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A new normal for Arctic sea ice?

“A decade ago, this year’s sea ice extent would have set a new record low …Now, we’re kind of used to these low levels of sea ice – it’s the new normal.”

Image via NASA.

Image via NASA.

As of last week (August 14, 2016) Arctic sea ice extent – the area of the Arctic ocean covered with ice – was 5.61 million square kilometers (2.17 million square miles). That’s the third lowest extent in the satellite record for this date.

A decade ago, this year’s sea ice extent would have set a new record low, but now these low levels of sea ice might be the new normal, according to NASA scientists.

In this animation, the daily Arctic sea ice and seasonal land cover change progress through time, from the prior sea ice maximum March 24, 2016, through August 13, 2016. The Arctic sea ice cover likely won’t reach its yearly minimum extent until mid-to-late September. Credit: NASA Goddard’s Scientific Visualization Studio/Cindy Starr

Walt Meier is a sea ice scientist at NASA’s Goddard Space Flight Center in Greenbelt, Maryland. Meier said in a statement:

Even when it’s likely that we won’t have a record low [in 2016], the sea ice is not showing any kind of recovery. It’s still in a continued decline over the long term. It’s just not going to be as extreme as other years because the weather conditions in the Arctic were not as extreme as in other years.

A decade ago, this year’s sea ice extent would have set a new record low and by a fair amount. Now, we’re kind of used to these low levels of sea ice – it’s the new normal.

Arctic sea ice has varied terrain in the summer months, as ridges and melt ponds form and floes break apart. A new NASA satellite called ICESat-2, launching in 2018, will measure the height of sea ice year-round. Image via NASA/Kate Ramsayer

Arctic sea ice has varied terrain in the summer months, as ridges and melt ponds form and floes break apart. Image via NASA/Kate Ramsayer

This year’s melt season in the Arctic Ocean and surrounding seas started with record melting in March, but the melt slowed down in June, making it highly unlikely that this year’s summertime sea ice minimum extent will set a new record. According to a NASA statement:

This year’s sea ice cover of the Barents and Kara seas north of Russia opened up early, in April, exposing the surface ocean waters to the energy from the sun weeks ahead of schedule. By May 31, the extent of the Arctic sea ice cover was comparable to end-of-June average levels. But the Arctic weather changed in June and slowed the sea ice loss. A persistent area of low atmospheric pressure, accompanied by cloudiness, winds that dispersed ice and lower-than-average temperatures, didn’t favor melt.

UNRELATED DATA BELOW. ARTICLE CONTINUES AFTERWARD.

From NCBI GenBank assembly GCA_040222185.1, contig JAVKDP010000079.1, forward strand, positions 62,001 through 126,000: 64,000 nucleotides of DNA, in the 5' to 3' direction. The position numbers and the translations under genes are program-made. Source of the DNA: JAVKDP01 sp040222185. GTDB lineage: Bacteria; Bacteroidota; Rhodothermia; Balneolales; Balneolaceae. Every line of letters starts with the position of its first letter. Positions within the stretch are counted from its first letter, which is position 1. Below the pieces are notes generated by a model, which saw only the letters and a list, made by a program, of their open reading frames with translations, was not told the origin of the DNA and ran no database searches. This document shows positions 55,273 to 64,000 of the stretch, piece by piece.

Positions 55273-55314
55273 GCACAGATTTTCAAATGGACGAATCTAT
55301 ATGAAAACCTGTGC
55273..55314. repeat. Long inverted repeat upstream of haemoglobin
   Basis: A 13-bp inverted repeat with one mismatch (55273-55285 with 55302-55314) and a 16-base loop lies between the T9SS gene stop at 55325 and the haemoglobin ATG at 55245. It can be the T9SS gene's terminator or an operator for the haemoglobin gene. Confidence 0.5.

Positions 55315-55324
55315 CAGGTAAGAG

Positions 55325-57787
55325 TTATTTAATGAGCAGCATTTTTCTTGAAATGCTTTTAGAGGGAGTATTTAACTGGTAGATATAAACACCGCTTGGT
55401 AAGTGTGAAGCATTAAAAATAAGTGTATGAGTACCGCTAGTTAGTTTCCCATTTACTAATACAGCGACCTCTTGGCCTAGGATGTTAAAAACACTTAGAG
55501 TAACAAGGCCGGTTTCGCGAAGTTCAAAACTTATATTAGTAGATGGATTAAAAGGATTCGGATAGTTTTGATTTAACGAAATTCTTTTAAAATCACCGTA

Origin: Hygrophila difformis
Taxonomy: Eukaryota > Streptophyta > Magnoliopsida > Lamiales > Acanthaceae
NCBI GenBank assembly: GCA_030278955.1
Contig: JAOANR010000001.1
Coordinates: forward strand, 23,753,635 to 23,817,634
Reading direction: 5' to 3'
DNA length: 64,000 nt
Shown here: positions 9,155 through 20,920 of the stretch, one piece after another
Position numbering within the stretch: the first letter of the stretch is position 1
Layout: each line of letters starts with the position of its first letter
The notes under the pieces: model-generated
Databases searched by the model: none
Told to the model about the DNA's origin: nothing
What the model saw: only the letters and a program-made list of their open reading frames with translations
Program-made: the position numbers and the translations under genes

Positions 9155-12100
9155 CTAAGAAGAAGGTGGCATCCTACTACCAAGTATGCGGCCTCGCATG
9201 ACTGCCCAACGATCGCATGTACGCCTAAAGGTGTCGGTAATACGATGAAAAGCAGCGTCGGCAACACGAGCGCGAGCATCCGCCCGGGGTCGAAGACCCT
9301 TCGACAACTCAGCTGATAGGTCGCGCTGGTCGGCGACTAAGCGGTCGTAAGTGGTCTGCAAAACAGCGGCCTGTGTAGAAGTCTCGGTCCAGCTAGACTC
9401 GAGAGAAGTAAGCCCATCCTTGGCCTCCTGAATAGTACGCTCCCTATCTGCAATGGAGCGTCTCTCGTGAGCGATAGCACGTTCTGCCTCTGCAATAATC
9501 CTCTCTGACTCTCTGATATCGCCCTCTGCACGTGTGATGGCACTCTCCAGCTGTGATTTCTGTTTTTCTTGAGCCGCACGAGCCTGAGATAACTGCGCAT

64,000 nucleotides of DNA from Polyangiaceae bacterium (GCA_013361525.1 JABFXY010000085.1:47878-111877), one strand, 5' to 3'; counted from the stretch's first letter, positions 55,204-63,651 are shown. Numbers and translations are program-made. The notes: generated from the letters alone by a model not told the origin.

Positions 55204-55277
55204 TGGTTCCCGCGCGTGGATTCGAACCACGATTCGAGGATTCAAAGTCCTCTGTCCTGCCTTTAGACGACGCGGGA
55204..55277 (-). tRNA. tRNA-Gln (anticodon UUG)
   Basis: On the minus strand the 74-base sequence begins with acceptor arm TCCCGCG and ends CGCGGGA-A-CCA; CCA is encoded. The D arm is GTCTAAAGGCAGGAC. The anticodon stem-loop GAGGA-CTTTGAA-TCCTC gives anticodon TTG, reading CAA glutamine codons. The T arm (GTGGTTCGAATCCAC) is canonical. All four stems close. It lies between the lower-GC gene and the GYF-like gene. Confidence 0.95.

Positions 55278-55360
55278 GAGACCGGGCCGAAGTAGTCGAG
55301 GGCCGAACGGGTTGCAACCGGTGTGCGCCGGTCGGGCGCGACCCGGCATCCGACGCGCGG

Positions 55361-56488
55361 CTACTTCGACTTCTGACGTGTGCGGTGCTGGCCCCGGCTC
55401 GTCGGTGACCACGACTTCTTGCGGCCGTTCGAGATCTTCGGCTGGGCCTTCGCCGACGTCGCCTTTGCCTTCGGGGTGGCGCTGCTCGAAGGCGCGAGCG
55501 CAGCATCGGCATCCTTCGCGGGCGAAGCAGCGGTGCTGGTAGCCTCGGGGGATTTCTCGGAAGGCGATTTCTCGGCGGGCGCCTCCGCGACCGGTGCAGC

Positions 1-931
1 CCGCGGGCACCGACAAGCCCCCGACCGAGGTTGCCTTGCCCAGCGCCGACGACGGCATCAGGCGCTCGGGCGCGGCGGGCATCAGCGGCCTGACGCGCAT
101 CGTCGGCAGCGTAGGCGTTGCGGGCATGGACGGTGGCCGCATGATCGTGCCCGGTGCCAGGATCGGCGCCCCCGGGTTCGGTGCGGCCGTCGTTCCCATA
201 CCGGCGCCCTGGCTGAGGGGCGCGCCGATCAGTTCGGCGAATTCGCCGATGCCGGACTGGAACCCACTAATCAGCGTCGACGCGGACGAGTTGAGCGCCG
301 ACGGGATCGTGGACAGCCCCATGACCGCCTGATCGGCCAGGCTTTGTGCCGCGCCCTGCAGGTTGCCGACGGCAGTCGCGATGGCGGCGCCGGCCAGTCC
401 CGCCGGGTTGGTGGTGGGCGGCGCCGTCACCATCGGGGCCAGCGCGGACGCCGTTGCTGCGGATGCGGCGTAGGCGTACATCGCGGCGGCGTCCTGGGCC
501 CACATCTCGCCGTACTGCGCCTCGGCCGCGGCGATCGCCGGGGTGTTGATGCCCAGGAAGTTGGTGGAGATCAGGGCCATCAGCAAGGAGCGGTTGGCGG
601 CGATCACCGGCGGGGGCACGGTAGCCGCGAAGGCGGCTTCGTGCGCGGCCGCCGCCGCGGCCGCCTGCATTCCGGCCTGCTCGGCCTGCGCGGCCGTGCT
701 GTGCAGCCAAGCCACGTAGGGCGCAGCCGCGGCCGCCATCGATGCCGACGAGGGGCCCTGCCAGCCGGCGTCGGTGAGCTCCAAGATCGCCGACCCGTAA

The rate of ice loss picked up again during the first two weeks of August, and is now greater than average for this time of the year.

A strong cyclone has been moving through the Arctic this month, similar to one that occurred in early August 2012. Four years ago, said Meier, the storm caused an accelerated loss of ice during a period when the decline in sea ice is normally slowing because the sun is setting in the Arctic. However, Meier said, the current storm doesn’t appear to be as strong as the 2012 cyclone and ice conditions are less vulnerable than four years ago.

This year is a great case study in showing how important the weather conditions are during the summer, especially in June and July, when you have 24 hours of sunlight and the sun is high in the sky in the Arctic. If you get the right atmospheric conditions during those two months, they can really accelerate the ice loss. If you don’t, they can slow down any melting momentum you had. So our predictive ability in May of the September minimum is limited, because the sea ice cover is so sensitive to the early-to-mid-summer atmospheric conditions, and you can’t foresee summer weather.

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Bottom line: By mid-August, the 2016 Arctic sea ice extent was the third lowest extent in the satellite record for that date. NASA scientists said that a decade ago, this year’s sea ice extent would have set a new record low, but now these low levels of sea ice might be the new normal.

Read more from NASA

Eleanor Imster

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